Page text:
The right to liberty and security of the person is protected in Article 9 of the International Covenant on Civil and Political Rights (ICCPR), which the US has signed and ratified. The right to a speedy trial is guaranteed under Article 9(3), which states that all detained arrestees are “entitled to trial within a reasonable time or to release” and that it “should not be the general rule that persons awaiting trial shall be detained in custody.” Article 9(4) protects detainees from unlawful detention, stating that “[a]nyone who is deprived of his liberty by arrest or detention shall be entitled to take proceedings before a court, in order that court may decide without delay on the lawfulness of his detention and order his release if the detention is not lawful.” Improper use of detention interferes with fundamental human rights crucial to protection of the inherent dignity of migrants. Migrants have the right to liberty and to freedom from arbitrary detention (Article 9 of the ICCPR; Articles 3 and 9 of the UDHR, Article 16 of the Migrant Workers’ Convention). This means that detention should be subject to constraints, including the requirement that the detention is in accordance with the law, justified in the individual case as a necessary and proportionate measure and subject to judicial review. The UN Working Group on Arbitrary Detention (WGAD) has adopted Deliberation No. 5 concerning the situation of immigrants and asylum-seekers. This sets out principles concerning people held in custody and a number of safeguards governing detention. These include the right of detainees to be told why they are being held, to communicate with the outside world, to have legal counsel and contact with consular authorities and to be brought promptly before a judicial or other authority. It also recommends that a maximum period of detention should be set by law and that custody may “in no case” be prolonged or indefinite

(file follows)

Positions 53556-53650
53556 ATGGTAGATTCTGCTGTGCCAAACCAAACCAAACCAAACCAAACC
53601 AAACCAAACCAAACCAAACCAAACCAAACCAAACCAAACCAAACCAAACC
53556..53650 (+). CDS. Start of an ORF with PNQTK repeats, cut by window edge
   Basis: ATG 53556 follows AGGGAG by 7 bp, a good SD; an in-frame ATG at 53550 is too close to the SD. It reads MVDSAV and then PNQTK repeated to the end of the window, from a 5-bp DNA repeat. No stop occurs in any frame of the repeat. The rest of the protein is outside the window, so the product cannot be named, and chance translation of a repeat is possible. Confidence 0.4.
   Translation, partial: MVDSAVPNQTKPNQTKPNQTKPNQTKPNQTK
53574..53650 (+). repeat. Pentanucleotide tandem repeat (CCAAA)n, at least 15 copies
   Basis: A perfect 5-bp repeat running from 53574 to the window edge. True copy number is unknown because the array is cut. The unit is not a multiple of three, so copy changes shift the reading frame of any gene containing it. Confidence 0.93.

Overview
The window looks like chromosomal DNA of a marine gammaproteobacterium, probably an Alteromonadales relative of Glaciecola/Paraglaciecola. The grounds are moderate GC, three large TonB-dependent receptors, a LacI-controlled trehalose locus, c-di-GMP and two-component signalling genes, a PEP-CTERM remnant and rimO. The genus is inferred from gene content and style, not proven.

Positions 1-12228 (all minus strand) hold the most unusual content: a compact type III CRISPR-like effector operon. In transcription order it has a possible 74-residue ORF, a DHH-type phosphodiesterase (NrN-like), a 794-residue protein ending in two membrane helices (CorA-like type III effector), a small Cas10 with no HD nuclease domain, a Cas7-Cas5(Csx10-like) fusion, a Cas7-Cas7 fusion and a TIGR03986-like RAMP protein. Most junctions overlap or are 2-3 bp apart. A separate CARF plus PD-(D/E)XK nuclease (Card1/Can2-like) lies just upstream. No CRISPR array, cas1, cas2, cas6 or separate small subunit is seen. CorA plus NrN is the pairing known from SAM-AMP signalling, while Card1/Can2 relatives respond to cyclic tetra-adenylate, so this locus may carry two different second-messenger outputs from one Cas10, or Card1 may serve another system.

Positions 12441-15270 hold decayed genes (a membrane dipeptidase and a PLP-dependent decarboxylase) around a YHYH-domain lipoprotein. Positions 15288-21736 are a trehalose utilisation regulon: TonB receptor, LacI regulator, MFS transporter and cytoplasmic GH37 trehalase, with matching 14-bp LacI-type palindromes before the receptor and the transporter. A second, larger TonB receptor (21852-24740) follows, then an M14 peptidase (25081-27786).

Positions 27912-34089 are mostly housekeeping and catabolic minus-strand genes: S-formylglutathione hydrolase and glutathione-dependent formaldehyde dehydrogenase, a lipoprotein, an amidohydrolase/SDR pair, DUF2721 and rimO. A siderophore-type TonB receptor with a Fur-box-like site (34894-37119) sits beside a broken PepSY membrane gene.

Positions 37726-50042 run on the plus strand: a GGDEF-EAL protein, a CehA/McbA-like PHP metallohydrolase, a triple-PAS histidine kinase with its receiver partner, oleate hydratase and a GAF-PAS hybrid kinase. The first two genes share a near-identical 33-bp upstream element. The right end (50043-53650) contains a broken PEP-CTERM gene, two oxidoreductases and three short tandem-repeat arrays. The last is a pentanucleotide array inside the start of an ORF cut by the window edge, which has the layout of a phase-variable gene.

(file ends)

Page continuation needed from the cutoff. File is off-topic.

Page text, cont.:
Will the US Seek the Death Penalty in First Trial of a Former Guantanamo Detainee?

Last month, Ahmed Khalfan Ghailani became the first Guantanamo Bay detainee to be brought to the United States for trial outside of the military commission system.  His trial is set to begin in September 2010 in a regular federal court. While this is hopeful news for other Guantanamo detainees awaiting their day in court, if not their release, it also means that there is a possibility that the US government will pursue the death penalty should Ghailani be convicted.